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Know someone going through depression but not sure what to do? Find out why support from friends and family is important, and check out the tips for helping someone through depression. Don’t forget to look after yourself, too.

This can help if:

  • you know someone with depression
  • you’re not sure what to say or do to help
  • you’ve stopped looking after yourself.
Two guys walking in alley

How do I help someone with depression?

Knowing they have the support of family and friends can be really important for someone who is experiencing depression. As a friend, though, it can be difficult to know what to do. Some tips include:

  • Be there to listen. If they feel like talking, ask them how they’re going. Ask them what you can do and what they find helpful.
  • Know when is a good time to talk. If you want to bring up a sensitive issue with someone, try to choose a time and place when you’re both comfortable and relaxed. Avoid talking to them about it if they’re upset.
  • Take their feelings seriously. If someone is suffering from symptoms of depression, it isn’t possible for them just to ‘snap out of it’, ‘cheer up’ or ‘forget about it’. If you imply that they can change how they’re feeling if they just tried harder, they’ll know you’re not taking their feelings seriously.
  • Become informed. Find out more about depression to help you better understand what someone is going through.
  • Encourage them to get help. If you have a friend with depression, it’s really important that they seek help. Recommending that they go and visit their GP is a good first step. You could offer to go with them if they’re worried or need extra support.
  • Let them know about support services. If your friend isn’t comfortable with speaking to someone face-to-face, there are online and email counselling services. You could also recommend the ReachOut NextStep tool, which recommends relevant support options based on what the person wants help with.
  • Talk about suicide and safety planning. Let your friend know that you’re worried about them, and ask if they’ve had thoughts of ending their life. Learn how to have a conversation about suicide, and ask how you can be a part of safety planning.
  • Back down if they aren’t ready. If you think a friend needs to visit a mental health professional but they don’t respond well to the suggestion, don’t force the issue or put too much pressure on them – it could put them off getting help. In the meantime, try to encourage them to speak to someone else they trust, such as a teacher or family member, as a good first step.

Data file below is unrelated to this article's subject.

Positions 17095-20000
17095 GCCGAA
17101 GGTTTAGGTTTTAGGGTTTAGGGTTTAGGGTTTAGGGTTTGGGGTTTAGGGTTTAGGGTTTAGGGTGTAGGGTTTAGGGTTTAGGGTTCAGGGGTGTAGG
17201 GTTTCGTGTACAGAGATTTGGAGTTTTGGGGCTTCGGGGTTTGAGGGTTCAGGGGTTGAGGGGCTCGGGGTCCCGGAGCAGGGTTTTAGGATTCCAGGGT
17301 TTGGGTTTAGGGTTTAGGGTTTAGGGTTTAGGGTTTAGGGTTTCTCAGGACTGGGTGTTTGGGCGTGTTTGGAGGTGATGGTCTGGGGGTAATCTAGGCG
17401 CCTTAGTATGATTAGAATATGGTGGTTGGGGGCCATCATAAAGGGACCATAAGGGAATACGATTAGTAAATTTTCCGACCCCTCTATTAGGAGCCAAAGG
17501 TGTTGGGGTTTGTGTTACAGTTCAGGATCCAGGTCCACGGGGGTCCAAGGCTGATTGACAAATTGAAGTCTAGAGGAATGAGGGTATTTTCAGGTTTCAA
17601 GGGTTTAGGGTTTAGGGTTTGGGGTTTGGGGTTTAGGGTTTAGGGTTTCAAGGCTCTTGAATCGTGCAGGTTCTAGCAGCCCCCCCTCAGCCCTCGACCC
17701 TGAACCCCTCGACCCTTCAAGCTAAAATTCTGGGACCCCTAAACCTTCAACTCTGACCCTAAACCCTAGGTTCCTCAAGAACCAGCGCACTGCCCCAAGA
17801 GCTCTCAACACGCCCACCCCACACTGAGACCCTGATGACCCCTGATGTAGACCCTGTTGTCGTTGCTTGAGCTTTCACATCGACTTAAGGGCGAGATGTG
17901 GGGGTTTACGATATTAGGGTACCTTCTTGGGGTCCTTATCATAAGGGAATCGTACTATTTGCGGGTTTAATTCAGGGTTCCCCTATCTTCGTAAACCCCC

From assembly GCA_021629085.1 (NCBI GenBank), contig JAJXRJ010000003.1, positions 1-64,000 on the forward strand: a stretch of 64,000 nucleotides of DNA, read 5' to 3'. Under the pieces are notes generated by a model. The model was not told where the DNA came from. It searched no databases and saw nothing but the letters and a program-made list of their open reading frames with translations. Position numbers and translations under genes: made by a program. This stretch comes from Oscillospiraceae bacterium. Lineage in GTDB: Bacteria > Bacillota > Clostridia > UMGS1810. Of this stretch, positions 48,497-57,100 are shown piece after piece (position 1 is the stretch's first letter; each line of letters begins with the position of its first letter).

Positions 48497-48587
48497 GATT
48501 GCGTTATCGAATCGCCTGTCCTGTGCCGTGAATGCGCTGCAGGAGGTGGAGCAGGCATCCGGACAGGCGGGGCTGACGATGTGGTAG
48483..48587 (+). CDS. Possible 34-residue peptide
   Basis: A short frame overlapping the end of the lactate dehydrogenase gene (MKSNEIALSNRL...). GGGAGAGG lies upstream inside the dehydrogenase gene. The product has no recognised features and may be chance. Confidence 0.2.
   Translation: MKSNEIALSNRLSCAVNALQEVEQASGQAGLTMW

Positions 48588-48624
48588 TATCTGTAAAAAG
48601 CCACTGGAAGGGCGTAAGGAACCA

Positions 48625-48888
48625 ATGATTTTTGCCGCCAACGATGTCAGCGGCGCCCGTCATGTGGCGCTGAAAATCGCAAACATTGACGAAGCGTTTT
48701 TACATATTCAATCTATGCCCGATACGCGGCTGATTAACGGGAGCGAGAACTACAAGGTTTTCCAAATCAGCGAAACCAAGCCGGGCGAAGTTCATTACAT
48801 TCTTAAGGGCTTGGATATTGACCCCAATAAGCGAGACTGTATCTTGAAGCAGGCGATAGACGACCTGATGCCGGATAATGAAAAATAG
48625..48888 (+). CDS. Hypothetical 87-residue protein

• Respond to emergencies. The exception to ‘backing down’ from encouraging your friend to get help is if you think they may be in danger or at risk of hurting themselves or someone else. In this case, seek help immediately. Call 000 to reach emergency services and also tell someone you trust.

The importance of self-care

It can be incredibly frustrating, exhausting and upsetting to deal with someone who is experiencing depression. You can be there to support your friend only if you look after yourself first.

  • Monitor your mood. You might be really worried about a friend with depression, but it’s important that you also monitor your own mood and stress levels. This could include rating your mood out of 10 each day, to track how you’re going.
  • Don’t give up the things you enjoy. Always make sure you've got the time to do your favourite things.
  • Make time to relax. Relaxation is great for helping you to unwind and deal with stress.
  • Set boundaries. You aren’t going to be able to be there for your friend all of the time. Set some limits around what you’re willing, and not willing, to do. For example, you might decide not to take any phone calls in the middle of the night, or not to miss social events just because your friend isn’t up to going.
  • Ask for support. It’s important that you’re getting your own emotional support. Talk to people you trust about how you’re feeling.

What can I do now?